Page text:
In June of 2009 I wrote a column, “Weathering The ‘W’,” on the possibility we will have a “W” shaped recession and recovery. This model would have the global stock market crash of fall 2008 as the first dip in the “W” and this year’s market rise as the high point in the middle of the letter. The second dip would be another crash, equal to or deeper than the initial one, and the final high point of the “W” would be a sustainable recovery.
I’ve been telling clients that the next potential down leg could actually be years away, rather than months. One factor that that has me really concerned is the looming tax increases slated for 2011. Once those go into effect they will probably put a real damper on any recovery, if not creating an outright economic decline.
Until recently I hadn’t seen this thinking in put in print by any of the financial writers I follow. On December 11, Millennium Wave Investments president John Mauldin blogged an article, “Thoughts on the Statistical Recovery” that is well worth reading.
This is what Mauldin has to say about the “W” recession:
“Finally, this highlights my concern about a double-dip recession. I think we could see one in 2011, as a result of the massive increases in taxes as the Bush tax cuts expire and the Pelosi-Reid-Obama crowd want to raise taxes on the “rich.” Their assumption is that if we could grow quite well in the Clinton years with higher taxes, then we can do it again.
First, if there are no changes to the proposed tax increases, this will be a massive middle-class tax hike. Make no mistake, the Bush tax cuts resulted in a huge cut in the taxes of the middle class. The data clearly shows the wealthiest 20% are paying significantly more of the total taxes paid.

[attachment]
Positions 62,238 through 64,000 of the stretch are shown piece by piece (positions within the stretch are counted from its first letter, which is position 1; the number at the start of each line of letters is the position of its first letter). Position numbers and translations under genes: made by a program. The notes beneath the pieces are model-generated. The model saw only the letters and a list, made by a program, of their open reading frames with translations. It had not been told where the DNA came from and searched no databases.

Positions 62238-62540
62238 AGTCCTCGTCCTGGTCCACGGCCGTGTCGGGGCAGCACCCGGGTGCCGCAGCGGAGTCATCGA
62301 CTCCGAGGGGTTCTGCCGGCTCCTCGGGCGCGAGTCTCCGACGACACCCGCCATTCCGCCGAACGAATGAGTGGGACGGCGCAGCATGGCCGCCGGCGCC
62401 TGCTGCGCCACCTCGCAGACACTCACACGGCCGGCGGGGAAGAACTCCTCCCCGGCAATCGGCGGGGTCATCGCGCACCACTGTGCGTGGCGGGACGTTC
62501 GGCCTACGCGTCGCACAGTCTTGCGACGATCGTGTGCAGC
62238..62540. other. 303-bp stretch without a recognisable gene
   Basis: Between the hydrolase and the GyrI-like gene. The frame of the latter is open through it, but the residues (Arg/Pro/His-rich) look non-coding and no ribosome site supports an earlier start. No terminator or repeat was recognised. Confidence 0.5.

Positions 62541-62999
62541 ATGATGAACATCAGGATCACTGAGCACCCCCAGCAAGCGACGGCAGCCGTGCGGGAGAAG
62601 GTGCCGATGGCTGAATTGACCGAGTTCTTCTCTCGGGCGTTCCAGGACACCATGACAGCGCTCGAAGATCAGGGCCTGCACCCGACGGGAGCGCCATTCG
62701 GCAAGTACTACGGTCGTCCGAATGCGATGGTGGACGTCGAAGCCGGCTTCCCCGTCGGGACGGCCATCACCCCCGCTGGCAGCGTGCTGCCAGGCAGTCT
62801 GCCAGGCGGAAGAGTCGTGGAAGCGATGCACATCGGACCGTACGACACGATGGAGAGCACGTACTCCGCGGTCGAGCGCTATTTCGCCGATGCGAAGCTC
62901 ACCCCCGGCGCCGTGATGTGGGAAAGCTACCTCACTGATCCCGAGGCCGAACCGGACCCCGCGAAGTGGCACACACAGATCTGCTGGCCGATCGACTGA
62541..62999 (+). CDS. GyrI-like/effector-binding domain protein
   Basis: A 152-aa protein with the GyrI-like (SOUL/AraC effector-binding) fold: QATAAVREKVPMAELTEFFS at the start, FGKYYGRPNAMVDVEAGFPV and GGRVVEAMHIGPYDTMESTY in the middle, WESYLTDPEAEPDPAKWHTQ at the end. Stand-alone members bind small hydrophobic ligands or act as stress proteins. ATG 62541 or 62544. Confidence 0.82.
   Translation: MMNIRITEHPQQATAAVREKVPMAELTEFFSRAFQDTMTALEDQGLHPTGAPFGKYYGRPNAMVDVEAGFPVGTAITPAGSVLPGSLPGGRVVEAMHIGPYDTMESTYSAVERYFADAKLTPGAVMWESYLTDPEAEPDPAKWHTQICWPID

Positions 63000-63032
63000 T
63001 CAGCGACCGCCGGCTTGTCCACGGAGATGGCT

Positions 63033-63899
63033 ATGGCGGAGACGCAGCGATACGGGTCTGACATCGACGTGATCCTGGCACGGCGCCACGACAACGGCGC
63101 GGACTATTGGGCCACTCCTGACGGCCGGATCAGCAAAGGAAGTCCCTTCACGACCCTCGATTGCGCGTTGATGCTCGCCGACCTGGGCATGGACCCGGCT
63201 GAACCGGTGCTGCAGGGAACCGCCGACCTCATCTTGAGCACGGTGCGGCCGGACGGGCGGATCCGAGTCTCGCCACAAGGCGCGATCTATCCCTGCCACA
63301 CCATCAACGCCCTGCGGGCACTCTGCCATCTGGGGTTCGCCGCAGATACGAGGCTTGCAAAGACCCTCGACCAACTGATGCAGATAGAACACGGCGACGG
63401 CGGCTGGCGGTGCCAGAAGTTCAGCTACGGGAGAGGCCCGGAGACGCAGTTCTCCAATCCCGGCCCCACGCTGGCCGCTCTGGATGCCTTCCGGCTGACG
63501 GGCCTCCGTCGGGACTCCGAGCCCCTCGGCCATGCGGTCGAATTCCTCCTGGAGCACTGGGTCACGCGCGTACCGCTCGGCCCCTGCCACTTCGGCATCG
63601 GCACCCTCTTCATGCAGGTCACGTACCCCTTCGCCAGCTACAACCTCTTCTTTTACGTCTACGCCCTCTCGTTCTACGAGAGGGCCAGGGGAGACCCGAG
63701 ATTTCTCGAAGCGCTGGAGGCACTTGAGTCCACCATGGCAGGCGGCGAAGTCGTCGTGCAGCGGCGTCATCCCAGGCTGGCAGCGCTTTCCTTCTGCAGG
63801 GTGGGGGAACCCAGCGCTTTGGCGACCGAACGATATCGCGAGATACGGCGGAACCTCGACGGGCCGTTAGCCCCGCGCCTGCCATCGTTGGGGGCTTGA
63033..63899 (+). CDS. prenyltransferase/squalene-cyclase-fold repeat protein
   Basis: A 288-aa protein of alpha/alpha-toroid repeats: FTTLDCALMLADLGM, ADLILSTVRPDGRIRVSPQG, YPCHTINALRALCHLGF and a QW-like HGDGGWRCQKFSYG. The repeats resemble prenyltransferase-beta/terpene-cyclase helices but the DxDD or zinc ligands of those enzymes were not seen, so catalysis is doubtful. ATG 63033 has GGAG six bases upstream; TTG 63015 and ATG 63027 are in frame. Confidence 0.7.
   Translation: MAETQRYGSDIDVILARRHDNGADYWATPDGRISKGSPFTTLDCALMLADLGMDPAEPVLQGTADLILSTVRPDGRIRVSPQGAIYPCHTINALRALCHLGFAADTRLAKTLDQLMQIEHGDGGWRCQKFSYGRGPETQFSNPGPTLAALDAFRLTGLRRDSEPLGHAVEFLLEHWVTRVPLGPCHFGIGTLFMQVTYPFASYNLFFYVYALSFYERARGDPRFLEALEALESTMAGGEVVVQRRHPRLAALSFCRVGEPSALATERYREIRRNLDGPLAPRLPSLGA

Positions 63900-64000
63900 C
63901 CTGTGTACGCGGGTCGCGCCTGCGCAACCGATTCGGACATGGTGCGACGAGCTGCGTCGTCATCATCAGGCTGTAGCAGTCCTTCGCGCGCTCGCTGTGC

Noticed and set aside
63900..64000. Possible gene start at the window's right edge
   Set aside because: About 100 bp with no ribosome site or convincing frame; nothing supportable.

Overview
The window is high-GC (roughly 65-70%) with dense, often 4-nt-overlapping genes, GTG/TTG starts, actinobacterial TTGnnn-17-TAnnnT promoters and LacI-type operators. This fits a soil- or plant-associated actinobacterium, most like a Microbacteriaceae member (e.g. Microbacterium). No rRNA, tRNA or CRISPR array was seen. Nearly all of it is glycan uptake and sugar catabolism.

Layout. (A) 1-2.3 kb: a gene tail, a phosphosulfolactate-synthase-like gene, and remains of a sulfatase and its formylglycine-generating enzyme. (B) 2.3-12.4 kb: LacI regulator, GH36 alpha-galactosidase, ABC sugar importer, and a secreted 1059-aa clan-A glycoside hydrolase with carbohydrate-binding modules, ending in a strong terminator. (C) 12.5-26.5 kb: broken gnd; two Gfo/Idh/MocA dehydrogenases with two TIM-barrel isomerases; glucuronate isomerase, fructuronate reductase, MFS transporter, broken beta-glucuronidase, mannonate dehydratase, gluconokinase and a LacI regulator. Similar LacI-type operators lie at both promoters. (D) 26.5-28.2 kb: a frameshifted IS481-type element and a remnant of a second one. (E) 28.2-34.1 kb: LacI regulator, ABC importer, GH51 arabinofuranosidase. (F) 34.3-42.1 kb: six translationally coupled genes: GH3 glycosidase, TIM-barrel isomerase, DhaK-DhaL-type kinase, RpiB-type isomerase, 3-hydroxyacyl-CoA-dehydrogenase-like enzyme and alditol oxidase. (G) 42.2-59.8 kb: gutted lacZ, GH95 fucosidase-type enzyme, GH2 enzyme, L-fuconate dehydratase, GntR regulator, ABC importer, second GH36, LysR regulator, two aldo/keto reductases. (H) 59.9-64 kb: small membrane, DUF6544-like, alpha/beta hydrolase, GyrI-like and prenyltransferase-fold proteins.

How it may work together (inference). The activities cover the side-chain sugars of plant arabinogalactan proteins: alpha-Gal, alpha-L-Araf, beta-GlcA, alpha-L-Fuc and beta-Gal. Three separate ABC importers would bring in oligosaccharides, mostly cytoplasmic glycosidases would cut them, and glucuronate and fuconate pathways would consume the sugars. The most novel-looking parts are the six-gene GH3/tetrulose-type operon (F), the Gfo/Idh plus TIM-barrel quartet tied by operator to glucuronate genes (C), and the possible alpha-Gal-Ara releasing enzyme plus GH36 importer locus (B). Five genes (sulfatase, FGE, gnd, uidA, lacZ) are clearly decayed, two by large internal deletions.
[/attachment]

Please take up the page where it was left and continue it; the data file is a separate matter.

If you combine a large middle-class tax increase with an even larger new wealth tax (75% of which will affect . . . small businesses . . .), it will be a one-two punch to the economic body, when unemployment is already at 10%. You can’t take out well over 2% (and maybe 3%) of GDP from the consumer without it having significant consequences.”
Regardless of whether we will see a prolonged decline, one thing you can count on is a decline of some nature. According to the Leuthold Group, the average rally in the stock market after a bear market low is 55% and lasts 285 days before suffering a market correction of more than 10%. Our current rally has risen about 60% and is approaching 300 days. The second dip in the “W” could begin any time now.
What can you do to prepare for the next down market? The answer is absolutely NOT to get out now and time the market! Those who listened to the conventional wisdom of the experts and got out last March missed the recovery. Most are only now starting to get back into the market, probably just in time to see it decline again.
If you are retired or nearing retirement, however, it would make sense to put one to four years’ worth of income into cash, CD’s, or an ultra short-term bond fund that doesn’t use derivatives.
Otherwise, be sure you have a diversified portfolio with at least five or more asset classes (I use nine). Having cash available for the short term will allow you to leave your portfolio alone to recover, even if the second part of the “W” is slow to come back up.